Toby Jaxon • Moving to qathet was an easy choice. It’s all about the lifestyle. We have a large lot where we can grow fruit/veggies, we own an affordable home in a safe neighbourhood and spend time taking advantage of the local lush landscape, abundant freshwater and ocean access.
When? Where from?
Toby Jaxon • We moved last summer, mid 2021 and mid pandemic, from Squamish. And yes, there seems to be quite a few ‘Squamigrants’ here now which helps to make us feel at home in this new region.
What surprised you once you moved?
Toby Jaxon • We have been pleasantly surprised at how friendly everyone is — it is so refreshing to be living in an area that has a slower pace where people smile, say “Hi” and even stop to chat.
What made you decide to move to qathet?
Toby Jaxon • For Vid it was the climate and for me it was the culture, but we both love exploring the beach, paddling,
hiking and biking. In qathet there’s an abundance of it all! Vid got to the point where physically he needed to retire. I am continuing to work remotely as the curator of the Foyer Gallery in the Squamish Public Library and then I go back to Squamish every few months – enjoying the scenic ferry travel as perks to my commute. As well, I get to regularly visit friends and our adult son, Parker.
Where is your favourite place in qathet?
Toby Jaxon • It’s hard to pick just one because we both have a huge love of nature. Our property has a big backyard with a fish pond so we do a lot of puttering with daily walks to Cranberry Lake, but we are also happy to paddle over to Savary or hike up to Tin Hat. I’m working on a new painting series that features arbutus trees. I have no lack of inspiration!
How did you first hear about qathet?
Toby Jaxon • Back in the late eighties my parents retired to a waterfront property in Selma Park just south of Sechelt. I was working in Toronto at that time, but came to the coast on holidays and eventually moved to Vancouver and bought property on Keats Island. Over the years Vid and I have been lucky to be invited to join in on many sailing and kayaking trips around the Gulf Islands and Desolation Sound. What aspect of your previous community do you think would benefit qathet?
Toby Jaxon • It’s pretty hard to move mountains but maybe a closer ski resort?
What challenges did you face in trying to make a life for yourself here?
Toby Jaxon • The biggest challenges that we continue to face are that there are too many things to do. Especially me, I have a bit of FOMO (fear of missing out) so I want to do everything. I am realizing that I need to start to slow down and the Sunshine Coast does have a magical way of making you do that!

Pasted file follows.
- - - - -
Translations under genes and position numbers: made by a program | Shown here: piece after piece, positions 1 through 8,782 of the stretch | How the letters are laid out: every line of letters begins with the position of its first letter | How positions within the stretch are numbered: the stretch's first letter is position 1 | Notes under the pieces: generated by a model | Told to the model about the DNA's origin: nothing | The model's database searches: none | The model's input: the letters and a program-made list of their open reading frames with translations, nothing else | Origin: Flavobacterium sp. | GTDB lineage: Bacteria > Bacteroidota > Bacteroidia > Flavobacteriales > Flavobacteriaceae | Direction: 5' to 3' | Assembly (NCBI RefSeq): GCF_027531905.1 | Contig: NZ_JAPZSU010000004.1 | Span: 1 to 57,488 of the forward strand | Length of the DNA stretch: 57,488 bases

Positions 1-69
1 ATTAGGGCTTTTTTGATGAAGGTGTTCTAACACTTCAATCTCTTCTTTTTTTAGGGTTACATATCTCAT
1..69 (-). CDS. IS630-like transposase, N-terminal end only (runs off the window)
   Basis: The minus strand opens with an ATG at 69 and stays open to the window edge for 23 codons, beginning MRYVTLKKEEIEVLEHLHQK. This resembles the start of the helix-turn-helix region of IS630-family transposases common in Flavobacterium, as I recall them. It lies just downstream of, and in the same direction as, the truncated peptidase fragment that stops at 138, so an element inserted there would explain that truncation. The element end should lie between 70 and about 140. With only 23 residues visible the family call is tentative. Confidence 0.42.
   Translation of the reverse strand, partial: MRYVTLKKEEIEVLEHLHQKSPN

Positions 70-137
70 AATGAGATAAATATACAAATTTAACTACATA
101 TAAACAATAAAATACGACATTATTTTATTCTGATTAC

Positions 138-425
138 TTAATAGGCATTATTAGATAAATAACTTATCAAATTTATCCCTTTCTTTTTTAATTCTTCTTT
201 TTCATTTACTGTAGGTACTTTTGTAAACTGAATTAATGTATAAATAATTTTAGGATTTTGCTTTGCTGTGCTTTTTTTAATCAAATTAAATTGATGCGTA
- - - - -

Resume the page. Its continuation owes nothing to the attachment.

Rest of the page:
If you were mayor, what would you do?
Toby Jaxon • Neither Vid nor I would want that job, but I would look at how the district can be more effective and efficient and get on that road maintenance! I’ve heard a bit of chatter from long-time locals that there are a lot of potholes that need repairing?!
What is your greatest extravagance?
Toby Jaxon • For the first time we splurged on professional movers and hired ‘Ellis Moving and Storage’ to transport our belongings to this place of paradise!
Which superpower would you most like to have?
Toby Jaxon • I feel like I already have super-human spatial awareness but I’d love to have the ability to just wiggle my nose (like Samantha on Bewitched – and yes, I’m dating myself) and then our house would be immaculate! …and then I could clean up climate change, world hunger and global conflict.
We believe in using business as a force for good.TECHNICAL, CREATIVE, AND INNOVATIVE: Vid, Toby, Ginja and Tazz are having FOMO here because there’s so much to do.
Use the orthography below to write in how to pronounce each letter.
Also see Dr. Elsie Paul’s more precise descriptions at bit.ly/3cc8iU4.
This orthography is based on the International Phonetic Alphabet (IPA). This guide offers a simplified version of the sounds; for an authentic accent, listen at firstvoices.com.
Most letters you’ll see in ʔayʔaǰuθəm are familiar. Pronounce them as you normally would, with the exception of the vowels and “y,” which are always pronounced:
Erika Espinosa is making a new start in qathet by kickstarting your day with a shot of java. Erika ran the Bean Buggy coffee truck in Vancouver, serving the film industry and farmers’ markets. Last year she and her partner visited Powell River, staying at the Old Courthouse Inn, and fell in love with the area, so moved here and fired up the Bean Buggy June 1. In addition to a variety of specialty coffees, espressos and teas, her selection of freshly blended smoothies and lemonade are proving popular this summer. She’s also famous for her Mexican hot chocolate. The on-wheels coffee shop can be found at the Thursday Night Market, weekend Farmers’s Market, at fairs and festivals, and various other locations. Visit the beanbuggy.com or call 778-855-2965.
New port for electricians
Long-time electrician Henri Newport has passed the wire strippers to his son. Raymund Newport is the new manager of the (slightly) renamed Newport Electrical, which this spring moved across the street to a new office and shop at 202-7373 Duncan Street, beside Western Forest Products. Visit newportelectric.ca or call 604-485-0045.
Texada Transfer keeps trucking
Texada Transfer changed hands in July. The new owners, Mike Manchon and Tracy Nisbit, also own Coquitlam based Sprinter Delivery, said manager Bill Ronald. With locations in Gibsons and Sechelt, Sprinter Delivery services the Sunshine Coast and Lower Mainland.
“It was a natural expansion for them,” said Mike, “as Texada Transfer handles bigger freight.”
It’s business as usual as nothing’s changed except the ownership and manager. Same employees, same location and same phone number.
“We’re still at 7460 Highway 101 and can be reached at 604-485-7683.”
Son-father team dig in
Matt Boese recently launched a new business, Matt Boese Enterprises